Avast draws attention to the growing threat of stalkerware apps, during National Stalking Awareness Week
London, United Kingdom, April 22, 2021 – Avast (LSE:AVST), a global leader in digital security and privacy products, reveals there has been a 93% increase in the use of spyware and stalkerware apps (1) in the UK since lockdown measures were first introduced. In the past year, Avast has protected over 4,585 users in the UK from apps capable of spying, and 165,049 users across the globe. The volume of stalkerware and spyware apps in January and February of this year is a 93% increase on the same time last year before COVID restrictions were introduced.
This National Stalking Awareness Week, Avast continues to draw attention to the rise of stalkerware - unethical software that allows people to track someone's location, without the victim’s knowledge or consent. Stalkerware gives the perpetrator access to a victim’s personal photos, videos, emails, texts and app communications such as WhatsApp and Facebook, as well as eavesdrop on phone calls and make covert recordings of conversations over the internet.
Jaya Baloo, Chief Information Security Officer, Avast, said, “The growth in stalkerware and spyware poses a huge concern. Stalkerware is a form of tech abuse, an increasing threat which takes away the physical and online freedom of the victim. Usually installed secretly on mobile phones by so-called friends, jealous spouses and ex-partners, stalkerware tracks the physical location of the victim, monitors sites visited, phone calls and text messages, undermining a person’s online freedom and individual liberty.”
Alarmingly, the growth in stalkerware seems to echo the increase in domestic abuse cases across the UK since lockdown measures came into force. Refuge, a national charity in England providing specialist support for women and children experiencing domestic abuse reported that calls to its helpline increased by two-thirds (66%) in the first three months of lockdown, with visits to its website increasing by 950%. Latest figures from the NHS (2), also reveal there has been a 350% increase in the number of people searching online for domestic abuse support during lockdown compared to the previous year.
Jane Keeper, Director of Operations, Refuge, added: “This technology gives abusers another way to exert control over their victims whether we are in lockdown or not. Unfortunately, whilst Avast’s figures are concerning, we fear they are just the tip of the iceberg - many cases will go undetected. This is why Refuge is partnering with Avast, to help tackle this disturbing trend head on.”
Avast is committed to identifying and removing the threat of stalkerware. In 2019, Avast mobile threat researchers identified and worked to remove 8 stalkerware apps from the Google Play Store. Refuge and Avast are both members of the Coalition Against Stalkerware, a cross-industry organisation committed to fighting domestic abuse, stalking, and harassment by addressing the use of stalkerware and raising public awareness about this issue.
Jaya Baloo, CISO, Avast adds: “We’re proud to be working with members of the Coalition, to raise awareness of tech abuse, educate people on how to address it, and constantly to improve ways to prevent this threat.”
Here are some simple steps to help people identify the signs of potential stalkerware and spyware on their devices and what they can do to protect themselves:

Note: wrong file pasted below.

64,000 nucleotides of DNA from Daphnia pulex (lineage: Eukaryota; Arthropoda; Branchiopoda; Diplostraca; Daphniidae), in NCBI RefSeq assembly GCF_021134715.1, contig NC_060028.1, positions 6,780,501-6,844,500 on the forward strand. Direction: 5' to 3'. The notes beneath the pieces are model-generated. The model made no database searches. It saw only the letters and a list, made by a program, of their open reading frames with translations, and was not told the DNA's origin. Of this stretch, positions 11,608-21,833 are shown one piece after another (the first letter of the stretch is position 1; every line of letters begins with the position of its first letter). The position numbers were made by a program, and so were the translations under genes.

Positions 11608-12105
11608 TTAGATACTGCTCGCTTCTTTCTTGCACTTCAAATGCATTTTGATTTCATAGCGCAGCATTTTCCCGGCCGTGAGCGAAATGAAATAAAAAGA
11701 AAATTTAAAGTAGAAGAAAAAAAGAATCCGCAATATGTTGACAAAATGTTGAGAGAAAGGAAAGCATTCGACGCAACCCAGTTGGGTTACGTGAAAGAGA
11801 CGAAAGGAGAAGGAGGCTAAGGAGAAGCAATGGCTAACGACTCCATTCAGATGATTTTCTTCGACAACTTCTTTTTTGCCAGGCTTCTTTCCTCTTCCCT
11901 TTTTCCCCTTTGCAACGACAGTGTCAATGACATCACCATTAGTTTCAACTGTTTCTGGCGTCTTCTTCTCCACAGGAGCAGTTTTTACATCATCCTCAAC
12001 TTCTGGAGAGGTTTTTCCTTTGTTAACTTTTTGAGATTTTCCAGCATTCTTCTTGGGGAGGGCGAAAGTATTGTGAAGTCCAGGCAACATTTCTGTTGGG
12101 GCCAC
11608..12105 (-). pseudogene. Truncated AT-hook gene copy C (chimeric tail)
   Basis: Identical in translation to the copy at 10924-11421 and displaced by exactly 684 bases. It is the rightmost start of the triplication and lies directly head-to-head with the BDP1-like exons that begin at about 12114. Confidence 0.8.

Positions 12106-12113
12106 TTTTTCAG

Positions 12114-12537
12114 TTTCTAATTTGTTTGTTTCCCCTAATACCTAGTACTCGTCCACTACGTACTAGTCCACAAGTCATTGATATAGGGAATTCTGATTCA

How to prevent stalkerware if you think you are at risk:
- Secure your phone against all unauthorised physical access: ensure your phone or device uses two factor authentication such as a pin code and a second form of identity confirmation such as an email backup or thumbprint.
- Install a reliable antivirus product on your mobile phone: a good mobile antivirus will treat stalkerware as a PUP (potentially unwanted programme) and give you the option to remove it.
How to spot the signs:
- You notice your device’s performance is suddenly and unexpectedly worse: you may notice slow-downs or more frequent crashes or freezes.
- Your settings have changed without your consent: if you suddenly have a new browser homepage, new icons on your desktop, a different default search engine, or other changes that you didn’t make, it might be due to stalkerware.
- You get odd messages: a sudden flood of pop-ups or error messages from programmes that always worked fine before may indicate spyware.
- You have unexplained calls on your bill.
- The abuser has had physical access to your device.
- The abuser knows things about what you’re doing, where you’re going and who you’ve been communicating with.
How to manually remove stalkerware from your phone:
- Reboot your phone into safe-mode: hold down your phone’s power button to see your Power off and Restart options. Long-press the Power off option and the Reboot to safe-mode option will appear. Tap OK.
- Remove any suspicious apps: once rebooted in safe mode, open up your Settings and tap Apps or Apps & notifications. Sort through your apps and look for anything you don’t recognise.
- Remove any Malicious Apps: tap Uninstall to remove it from your device. If you’re not sure if an app is malicious, search for the name of the app on the internet to see if other people have shared any issues with it.
If you think you may be at risk from domestic abuse, information and help is available at: https://www.refuge.org.uk/
1 Both types of apps are unethical forms of tracking software. Spyware is a form of malware that tries to keep itself hidden under the disguise of another app or program downloaded by the user and sends information to a malicious agent. Stalkerware is usually secretly downloaded onto a victim’s device by someone they know.